The party’s over; the work’s done.

Empty wine glasses. Three cashews in a bowl.  An abandoned sweater.  When the guests have departed, I remember bits of conversation as I load the dishwasher.  The owner of the sweater will need to claim it; I don’t know whose it is.

blog and arboretum 002Stencils on the table.  Fabric tossed in a bin.  Invoice filed.  When I deliver the large commissioned work, I am at a loss.  I want to play with color and texture on my own terms.  Just for a day.

I make sketchbook covers.

What do you do when the party is over, when the work is done?


Evaluation and Commissioned Work

camera upload 016I began accepting commissioned work over 40 years ago; it remains an important part of my textile time.  Two weeks ago I found myself praying for the courage of my gifts.  I was in the middle of a custom table runner in which I was combining favorite techniques, new tools, and an unfamiliar size.  The delivery date was less than a week away, a tighter time frame than I usually provide for myself.  Fear began seeping into the studio work.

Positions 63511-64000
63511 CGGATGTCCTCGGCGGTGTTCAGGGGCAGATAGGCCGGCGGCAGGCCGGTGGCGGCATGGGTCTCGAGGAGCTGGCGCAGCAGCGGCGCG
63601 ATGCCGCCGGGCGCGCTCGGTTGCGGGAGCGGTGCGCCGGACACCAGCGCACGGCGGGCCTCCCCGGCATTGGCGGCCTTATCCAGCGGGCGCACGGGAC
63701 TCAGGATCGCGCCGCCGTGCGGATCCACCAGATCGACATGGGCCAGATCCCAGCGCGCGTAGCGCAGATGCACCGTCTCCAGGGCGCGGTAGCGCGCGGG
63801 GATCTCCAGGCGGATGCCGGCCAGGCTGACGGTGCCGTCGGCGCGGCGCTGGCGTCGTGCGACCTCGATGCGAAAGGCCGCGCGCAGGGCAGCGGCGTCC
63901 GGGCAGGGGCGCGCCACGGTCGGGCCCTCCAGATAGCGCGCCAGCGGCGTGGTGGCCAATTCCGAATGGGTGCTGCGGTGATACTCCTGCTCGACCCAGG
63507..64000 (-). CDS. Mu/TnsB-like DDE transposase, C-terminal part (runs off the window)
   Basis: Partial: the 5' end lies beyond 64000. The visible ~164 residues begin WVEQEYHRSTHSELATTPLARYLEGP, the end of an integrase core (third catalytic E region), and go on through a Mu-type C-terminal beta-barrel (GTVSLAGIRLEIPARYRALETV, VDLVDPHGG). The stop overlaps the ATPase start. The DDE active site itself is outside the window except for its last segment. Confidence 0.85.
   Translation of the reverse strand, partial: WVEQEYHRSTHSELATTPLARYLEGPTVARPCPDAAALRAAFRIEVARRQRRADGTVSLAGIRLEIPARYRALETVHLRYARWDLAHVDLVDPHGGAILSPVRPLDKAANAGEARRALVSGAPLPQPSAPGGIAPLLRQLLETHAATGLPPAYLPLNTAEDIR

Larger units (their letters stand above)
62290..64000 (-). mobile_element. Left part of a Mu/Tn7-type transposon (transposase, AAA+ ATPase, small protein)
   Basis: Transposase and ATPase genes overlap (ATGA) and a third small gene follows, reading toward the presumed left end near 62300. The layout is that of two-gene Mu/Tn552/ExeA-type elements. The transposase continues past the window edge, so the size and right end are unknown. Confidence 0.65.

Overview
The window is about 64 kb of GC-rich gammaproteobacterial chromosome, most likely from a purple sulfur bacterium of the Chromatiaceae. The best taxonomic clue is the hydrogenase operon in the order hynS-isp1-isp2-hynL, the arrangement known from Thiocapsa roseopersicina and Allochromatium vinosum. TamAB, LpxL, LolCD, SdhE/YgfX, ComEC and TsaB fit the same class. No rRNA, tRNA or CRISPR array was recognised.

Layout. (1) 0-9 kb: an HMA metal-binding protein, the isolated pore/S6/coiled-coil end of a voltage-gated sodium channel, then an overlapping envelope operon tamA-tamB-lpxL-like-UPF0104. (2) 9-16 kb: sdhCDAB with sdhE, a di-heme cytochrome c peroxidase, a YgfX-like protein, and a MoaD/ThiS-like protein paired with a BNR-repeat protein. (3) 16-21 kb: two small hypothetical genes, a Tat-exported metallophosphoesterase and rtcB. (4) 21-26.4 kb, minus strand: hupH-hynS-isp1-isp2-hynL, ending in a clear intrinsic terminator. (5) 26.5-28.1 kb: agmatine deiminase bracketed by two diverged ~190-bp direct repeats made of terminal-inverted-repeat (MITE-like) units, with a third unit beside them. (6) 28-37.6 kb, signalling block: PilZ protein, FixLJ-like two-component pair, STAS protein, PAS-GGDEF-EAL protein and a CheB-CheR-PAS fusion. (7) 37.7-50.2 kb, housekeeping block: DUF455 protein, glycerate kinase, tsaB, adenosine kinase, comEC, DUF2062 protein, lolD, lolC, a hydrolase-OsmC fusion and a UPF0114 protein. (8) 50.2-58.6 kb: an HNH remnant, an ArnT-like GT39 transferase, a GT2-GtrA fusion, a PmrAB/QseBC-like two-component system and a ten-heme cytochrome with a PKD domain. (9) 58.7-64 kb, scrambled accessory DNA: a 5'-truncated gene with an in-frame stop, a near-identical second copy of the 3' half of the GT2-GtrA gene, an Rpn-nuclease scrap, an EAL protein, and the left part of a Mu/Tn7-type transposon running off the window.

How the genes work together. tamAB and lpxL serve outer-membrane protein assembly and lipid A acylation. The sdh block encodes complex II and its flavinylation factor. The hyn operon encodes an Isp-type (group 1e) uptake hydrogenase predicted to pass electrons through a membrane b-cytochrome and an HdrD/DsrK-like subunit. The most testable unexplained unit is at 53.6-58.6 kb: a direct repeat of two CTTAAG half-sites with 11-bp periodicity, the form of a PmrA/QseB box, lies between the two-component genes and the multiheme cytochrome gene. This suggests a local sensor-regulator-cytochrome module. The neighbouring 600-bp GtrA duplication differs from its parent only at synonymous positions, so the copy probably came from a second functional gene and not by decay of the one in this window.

The fear was irrational.  I had stopped evaluating my efforts and results and started listening to that inner voice of judgement. I had provided myself plenty of artistic cushion: two extra linen runners, practice samples with paint color and new stamps, a sample pillow to give a better sense of design space.  I had been true to what I needed to bring the project to completion.  Even with all that spread before me, I doubted my abilities.  This is a dark place for a creative soul.

I prayed for courage.  I also read the quote from William Stafford that hangs in my laundry room, a highly visible space in my daily routine.  It is advice to poets: “Lower your standards.”, given in conjunction with the assignment to his students that they write a poem every day.  I moved beyond doubting the placement of the grass around the bunny.  I stopped second guessing the color of the flower.  I inked up the stamp and pressed the final bee into place.

The client received the runner on time, appreciated the work, and paid the invoice.  I like commissioned work because it involves communication as much as craftsmanship and design.  I enjoy the skills I have honed in these areas.  I evaluate my creative process and product.  I end excessive fear with appropriate standards.

How do you overcome irrational fear in your creative endeavors?